Elie Wiesel to Receive 2012 Kenyon Review Award for Literary Achievement
The Kenyon Review
has selected Elie Wiesel
as the winner of the 2012 Kenyon Review Award for Literary Achievement.
Wiesel is the author of more than fifty books, most famous among them his haunting work Night. His writing deals with the moral imperative of all people to fight hatred, racism, and genocide. He is a Holocaust survivor and a Nobel Peace Prize Laureate. Wiesel will accept the Kenyon Review award in New York City on Nov. 8.
Exciting Editorial Board News
By David Lynn, Editor
Because literary nonfiction (or “creative nonfiction” or “the essay”) is an area of increasing diversity and interest, Geeta Kothari, our longtime fiction editor, will be moving laterally into a new editorial post: KR’s nonfiction editor. Geeta’s own work has appeared in such venues as the Massachusetts Review, Fourth Genre, and Best American Essays. She has also edited the volume Did My Mama Like to Dance?: And Other Stories About Mothers and Daughters. This new position will allow Geeta to focus on cultivating, nurturing, soliciting, and discovering a broad range of nonfiction for our publications.
I am also delighted to announce that Caitlin Horrocks will become the new fiction editor of The Kenyon Review. Caitlin brings a wide-ranging expertise as practitioner, teacher, and reader of fiction, along with friendships throughout the larger community of writers. Her own collection of stories, This is Not Your City was published in 2011 by Sarabande Books to ecstatic reviews. She recently won the Plimpton Prize from The Paris Review.
Writers Workshop 2012 Wrap-up
By Dinty W. Moore, Writers Workshop Instructor
I’ve attended a number of summer writing retreats over the years, both as participant and instructor, but the Kenyon Review Writers Workshop has a feel and rhythm all its own. One reason might be the extraordinary literary history hovering in nearly every corner of the idyllic campus, right down to the life-size sculpted crows adorning the roof of (John Crowe) Ransom Hall. But the real reason, I suspect, is the adrenaline and excitement that flows from the “write something new every day” rule.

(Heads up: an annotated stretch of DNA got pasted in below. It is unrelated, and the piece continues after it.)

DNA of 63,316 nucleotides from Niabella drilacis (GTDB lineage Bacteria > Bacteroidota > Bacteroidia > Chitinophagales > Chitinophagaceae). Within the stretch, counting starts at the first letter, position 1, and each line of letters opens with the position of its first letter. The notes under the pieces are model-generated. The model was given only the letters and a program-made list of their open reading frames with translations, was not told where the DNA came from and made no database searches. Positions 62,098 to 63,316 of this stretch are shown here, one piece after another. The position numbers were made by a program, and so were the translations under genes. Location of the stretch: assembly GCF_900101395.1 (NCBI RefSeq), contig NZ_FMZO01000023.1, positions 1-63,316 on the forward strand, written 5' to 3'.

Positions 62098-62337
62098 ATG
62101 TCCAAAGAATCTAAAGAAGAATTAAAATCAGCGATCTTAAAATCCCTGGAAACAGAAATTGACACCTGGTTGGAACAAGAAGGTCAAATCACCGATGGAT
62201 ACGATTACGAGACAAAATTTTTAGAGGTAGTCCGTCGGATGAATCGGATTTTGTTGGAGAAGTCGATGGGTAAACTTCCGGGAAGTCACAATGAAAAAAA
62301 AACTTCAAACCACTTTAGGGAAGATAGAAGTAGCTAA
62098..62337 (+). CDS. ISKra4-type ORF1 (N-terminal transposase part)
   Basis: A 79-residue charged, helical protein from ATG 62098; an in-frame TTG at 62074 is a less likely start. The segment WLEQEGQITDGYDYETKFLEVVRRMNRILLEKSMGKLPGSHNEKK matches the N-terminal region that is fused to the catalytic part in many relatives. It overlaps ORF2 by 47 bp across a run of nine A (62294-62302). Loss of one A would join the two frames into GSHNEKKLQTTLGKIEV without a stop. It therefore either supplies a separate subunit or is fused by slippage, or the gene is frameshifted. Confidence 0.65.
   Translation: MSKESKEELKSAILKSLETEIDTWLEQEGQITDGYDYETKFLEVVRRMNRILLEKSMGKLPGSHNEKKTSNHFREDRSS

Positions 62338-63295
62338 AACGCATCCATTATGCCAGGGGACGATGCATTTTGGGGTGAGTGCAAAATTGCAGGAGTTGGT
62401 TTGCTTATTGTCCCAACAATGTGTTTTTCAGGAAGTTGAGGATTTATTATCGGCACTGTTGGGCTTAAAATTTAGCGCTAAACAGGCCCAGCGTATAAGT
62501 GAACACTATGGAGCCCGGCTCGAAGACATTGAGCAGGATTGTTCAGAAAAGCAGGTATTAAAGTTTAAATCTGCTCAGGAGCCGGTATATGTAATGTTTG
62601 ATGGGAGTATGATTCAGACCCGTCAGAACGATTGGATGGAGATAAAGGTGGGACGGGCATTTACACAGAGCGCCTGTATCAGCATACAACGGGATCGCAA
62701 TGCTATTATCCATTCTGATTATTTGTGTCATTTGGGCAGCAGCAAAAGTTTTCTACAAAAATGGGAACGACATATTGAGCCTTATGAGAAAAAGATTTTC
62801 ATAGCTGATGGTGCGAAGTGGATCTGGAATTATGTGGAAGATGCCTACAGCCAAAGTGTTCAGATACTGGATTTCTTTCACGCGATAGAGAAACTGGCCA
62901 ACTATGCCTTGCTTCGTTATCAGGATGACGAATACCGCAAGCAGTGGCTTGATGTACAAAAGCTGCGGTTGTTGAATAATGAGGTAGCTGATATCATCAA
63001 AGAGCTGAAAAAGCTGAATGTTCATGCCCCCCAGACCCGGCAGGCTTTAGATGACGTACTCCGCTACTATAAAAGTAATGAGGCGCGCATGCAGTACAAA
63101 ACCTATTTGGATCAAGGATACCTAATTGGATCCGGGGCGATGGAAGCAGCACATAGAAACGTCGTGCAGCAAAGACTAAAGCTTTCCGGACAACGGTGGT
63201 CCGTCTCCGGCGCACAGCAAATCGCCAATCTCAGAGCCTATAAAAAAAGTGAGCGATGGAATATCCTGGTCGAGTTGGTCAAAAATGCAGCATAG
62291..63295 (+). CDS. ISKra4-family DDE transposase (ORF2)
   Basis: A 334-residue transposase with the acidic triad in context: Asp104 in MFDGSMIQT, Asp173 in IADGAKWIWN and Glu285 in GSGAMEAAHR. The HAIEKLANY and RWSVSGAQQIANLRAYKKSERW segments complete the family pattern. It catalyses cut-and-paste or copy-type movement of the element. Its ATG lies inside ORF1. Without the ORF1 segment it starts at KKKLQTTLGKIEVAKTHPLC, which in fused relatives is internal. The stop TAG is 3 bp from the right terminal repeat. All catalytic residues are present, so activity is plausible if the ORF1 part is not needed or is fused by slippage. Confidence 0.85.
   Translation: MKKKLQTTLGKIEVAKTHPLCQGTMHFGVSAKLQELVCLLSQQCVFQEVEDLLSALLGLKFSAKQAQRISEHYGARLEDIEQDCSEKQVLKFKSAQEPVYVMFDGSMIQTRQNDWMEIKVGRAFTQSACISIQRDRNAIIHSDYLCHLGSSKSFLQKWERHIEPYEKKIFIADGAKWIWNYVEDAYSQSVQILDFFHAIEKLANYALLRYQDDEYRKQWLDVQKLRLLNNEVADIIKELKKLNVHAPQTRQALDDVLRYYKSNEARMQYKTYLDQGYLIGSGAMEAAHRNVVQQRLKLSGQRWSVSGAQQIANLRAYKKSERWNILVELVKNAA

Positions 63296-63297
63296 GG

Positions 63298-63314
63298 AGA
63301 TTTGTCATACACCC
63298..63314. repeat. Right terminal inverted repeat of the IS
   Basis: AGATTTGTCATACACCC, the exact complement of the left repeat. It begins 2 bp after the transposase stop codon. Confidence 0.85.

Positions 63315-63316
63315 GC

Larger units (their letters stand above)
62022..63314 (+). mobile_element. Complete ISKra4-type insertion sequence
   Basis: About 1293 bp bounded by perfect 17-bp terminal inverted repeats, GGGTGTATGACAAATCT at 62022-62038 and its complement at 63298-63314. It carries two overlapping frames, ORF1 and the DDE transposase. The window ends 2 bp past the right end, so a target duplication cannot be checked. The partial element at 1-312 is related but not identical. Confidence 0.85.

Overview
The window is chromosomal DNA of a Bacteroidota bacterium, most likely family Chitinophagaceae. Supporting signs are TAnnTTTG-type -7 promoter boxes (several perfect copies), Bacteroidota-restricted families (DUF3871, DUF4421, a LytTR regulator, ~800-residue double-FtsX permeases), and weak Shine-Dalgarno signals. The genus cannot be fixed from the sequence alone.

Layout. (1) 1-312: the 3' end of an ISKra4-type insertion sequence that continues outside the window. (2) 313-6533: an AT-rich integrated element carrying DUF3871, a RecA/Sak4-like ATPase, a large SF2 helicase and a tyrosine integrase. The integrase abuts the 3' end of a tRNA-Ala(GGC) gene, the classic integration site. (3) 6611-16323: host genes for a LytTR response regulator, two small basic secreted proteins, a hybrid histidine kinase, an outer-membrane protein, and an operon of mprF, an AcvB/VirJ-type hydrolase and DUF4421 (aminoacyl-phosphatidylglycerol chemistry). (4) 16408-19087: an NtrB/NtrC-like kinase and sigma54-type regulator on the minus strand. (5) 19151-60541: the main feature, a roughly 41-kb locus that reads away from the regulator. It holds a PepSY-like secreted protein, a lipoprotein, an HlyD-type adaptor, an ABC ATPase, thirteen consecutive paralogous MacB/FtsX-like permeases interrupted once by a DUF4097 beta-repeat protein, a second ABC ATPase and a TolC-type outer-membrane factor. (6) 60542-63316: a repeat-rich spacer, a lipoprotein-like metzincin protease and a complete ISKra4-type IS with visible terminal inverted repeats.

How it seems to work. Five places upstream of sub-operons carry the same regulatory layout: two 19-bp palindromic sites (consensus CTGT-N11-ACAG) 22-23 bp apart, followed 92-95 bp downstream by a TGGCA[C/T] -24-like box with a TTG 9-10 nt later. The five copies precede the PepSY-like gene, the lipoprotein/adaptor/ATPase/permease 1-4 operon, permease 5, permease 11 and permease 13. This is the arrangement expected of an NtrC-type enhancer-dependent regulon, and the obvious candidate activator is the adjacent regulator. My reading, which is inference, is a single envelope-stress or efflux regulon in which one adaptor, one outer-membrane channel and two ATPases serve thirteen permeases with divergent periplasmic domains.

Recent Online Survey Results
Thanks to everyone who took part in our recent survey about The Kenyon Review
’s web redesign. Implemented in the fall of 2012, the new website design incorporates feedback from a survey conducted in the fall of 2010. We wanted to learn if the design had achieved our goals of a clearer, more accessible web experience that visually reflected the print magazine in a more direct manner.
Kenyon Review Young Writers 2012
The first session of Young Writers 2012 is nearly done, and the second session is still a week away. Already we’re lamenting the group that will soon be leaving, and anticipating the energy of the new session, with its own identity, its own special writers. The work ethic, passion, and talent of the participants is truly overwhelming; we’ve had readings from student work each night this week, and somehow, the capacity to be thrilled deepens, reading by reading.
In 1948, KR
published a brief lyric sequence by William Carlos Williams
entitled “Two Deliberate Exercises.” The second of those poems offers an ideal summer voyage through the realms of perceiving eye, describing mind, and “the tree-lined / avenues of our desires.”
The Kenyon Review, Summer 1948, Vol. X, No. 3
by William Carlos Williams
In the center, above the basin,
the mirror. To the left of
it the Maxfield Parrish, Ulysses
at Sea his small ship coming
fog threatened from between
Scylla and Charybdis. And
to the right the girl of nine,
play-pail in hand, bareheaded upon
a dune-crest facing the shining
waters. . . .
Categories of Understanding
by Catherine Barnett
I’m studying the unspoken.
“What?” my son asks.
“What are you looking at?”
But there is no explaining,
I can only speak the way light
falls, the way the cotton sheet
lays itself over his sleeping or resting
or dissolving body, touching him with
its ephemera, its oblivion.
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. New fiction, essays, poetry, and reviews are published on a biweekly basis. Check back often to read some of the most cutting-edge material you’ll find anywhere on the web. Click here to see our latest offering.
A Craft Note On the Duet (part 4) and On the Elegy (part 2)
Several several weeks ago now, Tarfia Faizullah and I exchanged notes on the elegy in what was billed as the first part of a multi-part craft note on the elegy
. We went, from there, into a discussion of “Duets,” poems that write from
, or with
lines borrowed from other poems.
Quotation is, in its own right, a source of almost endless fascination for me, as are the remixings of the writing process that come when one engages quotation—all of which to say that the Duet notes justified themselves to my attention.
Nevertheless, the turn away from the elegy and to the duet was calculated, somewhat, or motivated, at least, by the sense that the elegy is always a duet—the poem blending the poet’s voice with the poet’s knowledge of what’s lost, the poet’s voice working around what can’t be changed.